Staff Editorial: ‘Change my mind” booths spark discussion around societal issues

Junior+Will+Schwietering+engages+in+a+conversation+with+a+Park+student+who+happened+to+pass+by+his+booth+in+the+halls.+The+interaction+was+recorded+by+Schwietering%27s+peer++Bryce+Bonine+for+their+IB+English+SL+class.+
Back to Article
Back to Article

Staff Editorial: ‘Change my mind” booths spark discussion around societal issues

Junior Will Schwietering engages in a conversation with a Park student who happened to pass by his booth in the halls. The interaction was recorded by Schwietering's peer  Bryce Bonine for their IB English SL class.

Junior Will Schwietering engages in a conversation with a Park student who happened to pass by his booth in the halls. The interaction was recorded by Schwietering's peer Bryce Bonine for their IB English SL class.

Gabe Kaplan

Junior Will Schwietering engages in a conversation with a Park student who happened to pass by his booth in the halls. The interaction was recorded by Schwietering's peer Bryce Bonine for their IB English SL class.

Gabe Kaplan

Gabe Kaplan

Junior Will Schwietering engages in a conversation with a Park student who happened to pass by his booth in the halls. The interaction was recorded by Schwietering's peer Bryce Bonine for their IB English SL class.

As part of an IB English SL project, juniors Will Schwietering and Bryce Bonine set up “change my mind” booths where they stated an opinion and encouraged other students to change their mind. The controversial topics included male privilege and the 2nd Amendment, with one booth stating “I’m Pro Gun. Change my mind,” and another stating “Male privilege doesn’t exist. Change my mind.”

The Editorial Board applauds these students, as their booths, put up on Dec. 4 and Dec. 6, created room for open dialogue and important discussions around topics that affect our community. It is always difficult to keep a civilized and rational conversation while talking about controversial topics, but these booths encourage staff and students alike to be open-minded towards others’ perspectives. Additionally, booths like these lessen the likelihood of defensive and overly aggressive conversations about sensitive subjects like gun reform and gender equality.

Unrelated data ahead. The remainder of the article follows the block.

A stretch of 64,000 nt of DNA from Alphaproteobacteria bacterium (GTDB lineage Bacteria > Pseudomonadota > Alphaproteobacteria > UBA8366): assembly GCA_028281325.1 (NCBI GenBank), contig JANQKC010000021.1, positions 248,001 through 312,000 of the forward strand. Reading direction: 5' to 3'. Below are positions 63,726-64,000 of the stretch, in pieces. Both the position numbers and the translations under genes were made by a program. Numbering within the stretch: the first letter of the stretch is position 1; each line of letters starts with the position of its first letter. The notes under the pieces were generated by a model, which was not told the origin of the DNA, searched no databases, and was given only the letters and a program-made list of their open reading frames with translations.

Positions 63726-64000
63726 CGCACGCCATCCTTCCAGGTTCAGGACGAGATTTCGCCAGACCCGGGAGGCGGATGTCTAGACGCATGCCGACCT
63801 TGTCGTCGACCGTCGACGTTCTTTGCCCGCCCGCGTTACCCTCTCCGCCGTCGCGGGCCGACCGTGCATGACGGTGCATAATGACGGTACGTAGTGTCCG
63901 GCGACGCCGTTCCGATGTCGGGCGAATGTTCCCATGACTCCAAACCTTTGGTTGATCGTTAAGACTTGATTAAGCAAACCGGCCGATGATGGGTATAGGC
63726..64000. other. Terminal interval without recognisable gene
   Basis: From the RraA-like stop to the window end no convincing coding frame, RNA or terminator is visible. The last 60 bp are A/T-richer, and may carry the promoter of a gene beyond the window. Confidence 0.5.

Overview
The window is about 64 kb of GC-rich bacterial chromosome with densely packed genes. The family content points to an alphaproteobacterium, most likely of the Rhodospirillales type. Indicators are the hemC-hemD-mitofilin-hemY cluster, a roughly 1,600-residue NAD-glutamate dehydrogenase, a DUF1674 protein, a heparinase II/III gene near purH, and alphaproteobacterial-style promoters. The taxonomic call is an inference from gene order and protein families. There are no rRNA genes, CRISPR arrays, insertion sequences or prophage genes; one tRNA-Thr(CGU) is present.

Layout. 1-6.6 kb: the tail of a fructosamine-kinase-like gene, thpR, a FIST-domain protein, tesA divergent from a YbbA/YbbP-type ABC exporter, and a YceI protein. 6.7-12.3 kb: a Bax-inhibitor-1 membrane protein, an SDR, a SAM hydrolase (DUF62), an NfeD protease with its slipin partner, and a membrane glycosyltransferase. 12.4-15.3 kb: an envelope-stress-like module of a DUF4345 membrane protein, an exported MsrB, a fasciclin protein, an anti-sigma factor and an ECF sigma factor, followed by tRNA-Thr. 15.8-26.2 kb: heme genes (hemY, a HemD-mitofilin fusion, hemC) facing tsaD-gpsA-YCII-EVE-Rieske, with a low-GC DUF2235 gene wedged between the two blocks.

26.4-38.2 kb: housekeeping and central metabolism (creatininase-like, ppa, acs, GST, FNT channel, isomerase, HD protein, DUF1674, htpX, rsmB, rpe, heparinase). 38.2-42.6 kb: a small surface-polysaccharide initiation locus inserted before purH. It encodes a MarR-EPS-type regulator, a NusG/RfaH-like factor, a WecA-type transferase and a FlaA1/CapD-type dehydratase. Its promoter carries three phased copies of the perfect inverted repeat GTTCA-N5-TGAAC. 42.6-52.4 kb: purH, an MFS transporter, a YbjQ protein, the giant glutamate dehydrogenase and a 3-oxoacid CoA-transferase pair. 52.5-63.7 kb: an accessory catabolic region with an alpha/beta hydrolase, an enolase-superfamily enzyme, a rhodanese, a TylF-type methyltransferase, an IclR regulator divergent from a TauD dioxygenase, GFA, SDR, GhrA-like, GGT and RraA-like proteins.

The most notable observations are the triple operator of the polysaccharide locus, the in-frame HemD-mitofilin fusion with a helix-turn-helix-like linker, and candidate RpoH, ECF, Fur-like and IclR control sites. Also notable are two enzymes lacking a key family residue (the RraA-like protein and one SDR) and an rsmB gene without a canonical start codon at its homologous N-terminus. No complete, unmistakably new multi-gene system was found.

The board also believes the “change my mind” booths are a positive change for Park as they bring new ideas and perspectives to light and allow students to express their voices. It should be recognized that it is very rare to find communities as accepting as St. Louis Park, and many high school students may not realize the atmosphere at several colleges and universities is drastically different. It is important to know the best way to conduct discussions around controversial issues, as students will have to face less accepting environments in the future, and will be introduced to a wider array of ideologies. The “change my mind” booths are a good way to teach students how to approach future encounters with people who may hold opposing opinions.

The Editorial Board encourages students to participate in open dialogue around any topic they may feel is important to discuss, and to approach discussions with an open mind. It is also important to make sure all voices are heard and not to silence anyone whose views may not align with yours. At Park, all students are welcomed to express their voice in an appropriate manner, however, the liberal voice is heard most. The board believes the conservative voice should be allowed to be expressed more freely since Park tends to be liberal-leaning, as shown by the school’s mock elections earlier this year.

Finally, the board challenges students and staff to further examine their own views and to educate themselves on important and pressing societal issues at Park. If one enters a discussion around a topic they feel strongly about and does not have facts to support their viewpoint, they cannot expect to have a meaningful dialogue. The best conversations formulate out of knowledge, passion, and respect.

Print Friendly, PDF & Email

Hang on for a minute...we're trying to find some more stories you might like.


Email This Story